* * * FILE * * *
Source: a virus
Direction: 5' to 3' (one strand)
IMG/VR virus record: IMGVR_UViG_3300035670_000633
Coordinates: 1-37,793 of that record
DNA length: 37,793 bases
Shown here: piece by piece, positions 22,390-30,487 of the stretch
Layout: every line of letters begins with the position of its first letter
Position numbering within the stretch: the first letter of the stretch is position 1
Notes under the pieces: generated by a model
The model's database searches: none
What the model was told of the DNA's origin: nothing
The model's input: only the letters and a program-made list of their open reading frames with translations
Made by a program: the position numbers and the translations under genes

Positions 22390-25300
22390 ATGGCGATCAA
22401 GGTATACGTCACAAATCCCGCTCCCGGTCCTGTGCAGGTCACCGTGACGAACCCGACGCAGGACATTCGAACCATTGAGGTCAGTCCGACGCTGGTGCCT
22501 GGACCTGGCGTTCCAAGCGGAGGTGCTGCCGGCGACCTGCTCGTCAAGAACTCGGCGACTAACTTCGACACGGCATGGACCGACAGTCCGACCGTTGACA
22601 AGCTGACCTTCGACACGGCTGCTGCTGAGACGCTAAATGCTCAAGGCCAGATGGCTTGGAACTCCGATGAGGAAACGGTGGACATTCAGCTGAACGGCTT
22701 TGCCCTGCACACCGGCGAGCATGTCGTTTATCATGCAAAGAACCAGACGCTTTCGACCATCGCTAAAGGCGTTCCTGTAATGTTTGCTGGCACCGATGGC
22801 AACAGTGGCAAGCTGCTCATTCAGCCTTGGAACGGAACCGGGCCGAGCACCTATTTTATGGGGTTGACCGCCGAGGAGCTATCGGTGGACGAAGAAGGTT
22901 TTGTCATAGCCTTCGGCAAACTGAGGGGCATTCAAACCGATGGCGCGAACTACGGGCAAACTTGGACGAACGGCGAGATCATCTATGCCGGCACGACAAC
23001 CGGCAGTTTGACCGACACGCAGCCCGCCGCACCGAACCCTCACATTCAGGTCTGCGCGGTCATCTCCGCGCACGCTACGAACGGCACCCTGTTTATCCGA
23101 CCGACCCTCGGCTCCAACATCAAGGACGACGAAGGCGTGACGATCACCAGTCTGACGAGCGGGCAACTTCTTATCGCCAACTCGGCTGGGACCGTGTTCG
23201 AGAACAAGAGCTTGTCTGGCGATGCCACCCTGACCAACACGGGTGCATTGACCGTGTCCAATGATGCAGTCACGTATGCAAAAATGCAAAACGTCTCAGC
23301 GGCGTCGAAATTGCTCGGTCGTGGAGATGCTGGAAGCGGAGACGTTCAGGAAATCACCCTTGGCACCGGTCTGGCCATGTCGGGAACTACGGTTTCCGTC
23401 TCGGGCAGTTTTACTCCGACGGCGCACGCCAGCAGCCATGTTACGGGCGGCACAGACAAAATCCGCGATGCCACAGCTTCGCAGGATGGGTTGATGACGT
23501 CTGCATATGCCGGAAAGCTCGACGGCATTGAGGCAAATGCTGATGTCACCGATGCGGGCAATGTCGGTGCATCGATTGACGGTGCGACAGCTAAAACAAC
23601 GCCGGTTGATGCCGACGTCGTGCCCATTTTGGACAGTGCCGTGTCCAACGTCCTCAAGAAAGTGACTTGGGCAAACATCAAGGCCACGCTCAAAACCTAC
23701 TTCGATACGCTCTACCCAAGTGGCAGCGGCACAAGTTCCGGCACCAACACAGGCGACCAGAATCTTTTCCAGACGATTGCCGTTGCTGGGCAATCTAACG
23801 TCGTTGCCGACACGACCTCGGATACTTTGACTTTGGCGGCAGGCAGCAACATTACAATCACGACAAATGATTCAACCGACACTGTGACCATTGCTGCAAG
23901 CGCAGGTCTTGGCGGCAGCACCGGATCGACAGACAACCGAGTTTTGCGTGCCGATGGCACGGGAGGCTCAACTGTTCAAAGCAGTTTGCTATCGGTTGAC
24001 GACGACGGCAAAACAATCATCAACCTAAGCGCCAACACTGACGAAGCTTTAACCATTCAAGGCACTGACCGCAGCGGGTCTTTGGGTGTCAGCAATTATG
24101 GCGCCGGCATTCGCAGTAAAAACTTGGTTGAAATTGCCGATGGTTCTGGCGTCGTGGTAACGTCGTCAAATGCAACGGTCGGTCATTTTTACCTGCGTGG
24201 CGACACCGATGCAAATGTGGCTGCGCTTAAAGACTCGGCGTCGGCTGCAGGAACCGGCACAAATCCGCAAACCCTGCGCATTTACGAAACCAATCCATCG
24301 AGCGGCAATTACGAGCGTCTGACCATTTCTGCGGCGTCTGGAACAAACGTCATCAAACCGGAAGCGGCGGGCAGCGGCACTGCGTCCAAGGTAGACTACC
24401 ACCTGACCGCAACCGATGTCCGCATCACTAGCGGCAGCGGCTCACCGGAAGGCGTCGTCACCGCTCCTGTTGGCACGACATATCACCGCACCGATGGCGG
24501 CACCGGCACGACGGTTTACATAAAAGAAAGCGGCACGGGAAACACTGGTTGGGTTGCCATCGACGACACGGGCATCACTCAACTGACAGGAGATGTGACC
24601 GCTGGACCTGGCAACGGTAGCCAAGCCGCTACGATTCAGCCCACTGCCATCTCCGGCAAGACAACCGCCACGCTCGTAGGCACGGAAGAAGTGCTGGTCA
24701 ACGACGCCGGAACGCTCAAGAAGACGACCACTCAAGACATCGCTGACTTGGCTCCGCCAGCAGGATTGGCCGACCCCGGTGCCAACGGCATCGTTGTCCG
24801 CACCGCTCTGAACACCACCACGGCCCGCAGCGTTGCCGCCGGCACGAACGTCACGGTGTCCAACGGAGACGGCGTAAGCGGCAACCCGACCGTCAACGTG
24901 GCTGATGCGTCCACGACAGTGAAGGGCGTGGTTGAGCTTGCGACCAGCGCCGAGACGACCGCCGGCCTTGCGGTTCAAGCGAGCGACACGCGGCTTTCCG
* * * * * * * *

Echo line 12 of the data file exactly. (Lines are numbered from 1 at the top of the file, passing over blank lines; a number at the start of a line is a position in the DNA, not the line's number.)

The model's input: only the letters and a program-made list of their open reading frames with translations